What would John Nairn make of the declining usage of the town’s libraries?
The man whose money led to the building of the central library would surely be dismayed to read of the downward trend across the town.
But the building he paid for, the central library, continues to buck that national trend.
It remains the jewel in the crown.
It was back in 1926 that Nairn wrote to councillors remarking on the library’s ‘insufficient accommodation in Beveridge Hall, and submitted plans for a new facility in the grounds of the war memorial gardens at his own expense.
He died before the doors opened, but his legacy remains at the heart of Kirkcaldy Galleries where the library, museum and art gallery share the building he paid for.
It is still the jewel in the crown; a place where young minds can explore, and residents of all ages can enjoy the simple pleasure of taking out a book.
And Kirkcaldy has enduring affinity with its libraries.
As we cleared out our office in Kirk Wynd, we came across a booklet, Kirkcaldy And Its Libraries written b y PK Livingstone in 1950.
Perfectly preserved, it brought to life the history of the service, and the important role it has played across the generations.
Libraries had their roots in colleges – no great surprise given the wealth of books they housed – and in 1725 Allan Ramsay began a circulating library.
As the idea caught on Fife had four – Dysart hosted a Trades Library started in 1824, and a library connected with its Mechanics Institute (1849); Leven, Colinsburgh, Newburgh and Leslie had subscription and circulating libraries.
Kinghorn’s library - one of several closed last year and subsequently taken over by the community which refused to let it die – was instituted in 1826.
By 1845 Kirkcaldy boasted five subscription libraries which contained some 4000 books.
Pathhead and Gallatown, not yet in the parish of Kirkcaldy, had their own facilities, while, according to the 1950 booklet, Peter Purves, the great Links teacher, interested himself greatly in the Bethelfield Church Library.
There were also libraries connected to Kirkcaldy (Old) Parish Church and St Brycedale Church as well as the People’s Club and Institute with some 3000 volumes by 1875.
In fact, Kirkcaldy’s subscription libraries enjoyed, for years, the reputation of surpassing all other collections in the country except that of St Andrews University.
It is believed that when the library was first started in the Lang Toun the books were kept in the librarian’s home – there is, the booklet noted, reference to a minute of rent being paid to a Mr Jeffrey for the storage space.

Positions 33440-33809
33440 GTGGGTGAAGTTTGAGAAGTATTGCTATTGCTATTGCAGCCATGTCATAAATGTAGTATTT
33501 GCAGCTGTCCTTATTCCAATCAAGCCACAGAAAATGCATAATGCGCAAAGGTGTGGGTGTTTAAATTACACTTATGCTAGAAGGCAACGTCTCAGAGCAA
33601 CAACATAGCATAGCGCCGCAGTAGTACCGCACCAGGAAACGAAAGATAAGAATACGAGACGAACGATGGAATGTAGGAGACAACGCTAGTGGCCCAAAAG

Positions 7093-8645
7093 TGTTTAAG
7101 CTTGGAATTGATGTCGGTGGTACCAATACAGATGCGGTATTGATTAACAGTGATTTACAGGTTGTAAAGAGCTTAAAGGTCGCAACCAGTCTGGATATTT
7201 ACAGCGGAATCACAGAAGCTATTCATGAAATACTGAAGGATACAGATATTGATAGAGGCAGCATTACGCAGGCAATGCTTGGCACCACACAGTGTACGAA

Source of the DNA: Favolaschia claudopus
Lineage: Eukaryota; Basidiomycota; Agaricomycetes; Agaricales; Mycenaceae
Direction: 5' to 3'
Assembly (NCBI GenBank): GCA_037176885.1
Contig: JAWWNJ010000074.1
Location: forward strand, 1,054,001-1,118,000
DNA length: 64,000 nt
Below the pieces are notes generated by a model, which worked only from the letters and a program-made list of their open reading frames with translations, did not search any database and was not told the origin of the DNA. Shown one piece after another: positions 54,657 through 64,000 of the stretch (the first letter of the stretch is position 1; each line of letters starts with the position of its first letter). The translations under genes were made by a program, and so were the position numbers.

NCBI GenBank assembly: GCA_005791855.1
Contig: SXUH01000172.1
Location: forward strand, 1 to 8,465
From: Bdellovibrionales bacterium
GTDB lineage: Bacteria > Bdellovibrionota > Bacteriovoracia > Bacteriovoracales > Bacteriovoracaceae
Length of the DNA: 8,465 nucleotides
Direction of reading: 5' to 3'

The Public Buildings (Assembly Rooms) at 125 High st were completed around 1819 and a library was set up there, continuing until 1834 when it was closed. Membership stood at 161, and never exceeded 180.
The notion of a public library, as we know it now, dates back to 1850 when they were inaugurated.
Kirkcaldy’s first public library was instituted in 1895, maintained from a Beveridge Trust bequest until a clause in the Kirkcaldy Corporation and Tramways Act of 1899 empowered the levy of one penny in the pound “for the purpose of defraying any deficiency in the annual sum required for the upkeep, maintenance and management of the library”.
Had councillors acted with more speed, the town could have beeen up and running much earlier.
The town was first advised, by Aberdeen Town Council in 1854, but the elected members left it on the table until 1893 when it finally decided to act.
Pathhead was opened on March 12 1896 by Mrs beveridge and operated for 39 years until 935 when it transferred its 12,000 volumes to the Beveridge Halls – now home of the Adam Smith Theatre.
The service experimented with lending back copies of magazines with great success, while an open access system allowing the public to look over the shelves and examine the books before taking them out was ‘’an improvement of progressive significance.’’
With space at a premium, the council took up John Nairn’s offer to build a new library at the war memorial gardens, and it opened in 1928, By then lending had reached a record of 5900 readers.
The booklet noted: “Without a formal opening – in a strikingly quiet manner – the doors were open to the public.”
By 1937 one third of the population were readers in the central and branch libraries, and their appetite for books was reflected in the growing numbers in store.
In 1929, the libraries stock stood at 29,000.
By the time PK Livingstone delivered his summary, that figure had risen to 65,000.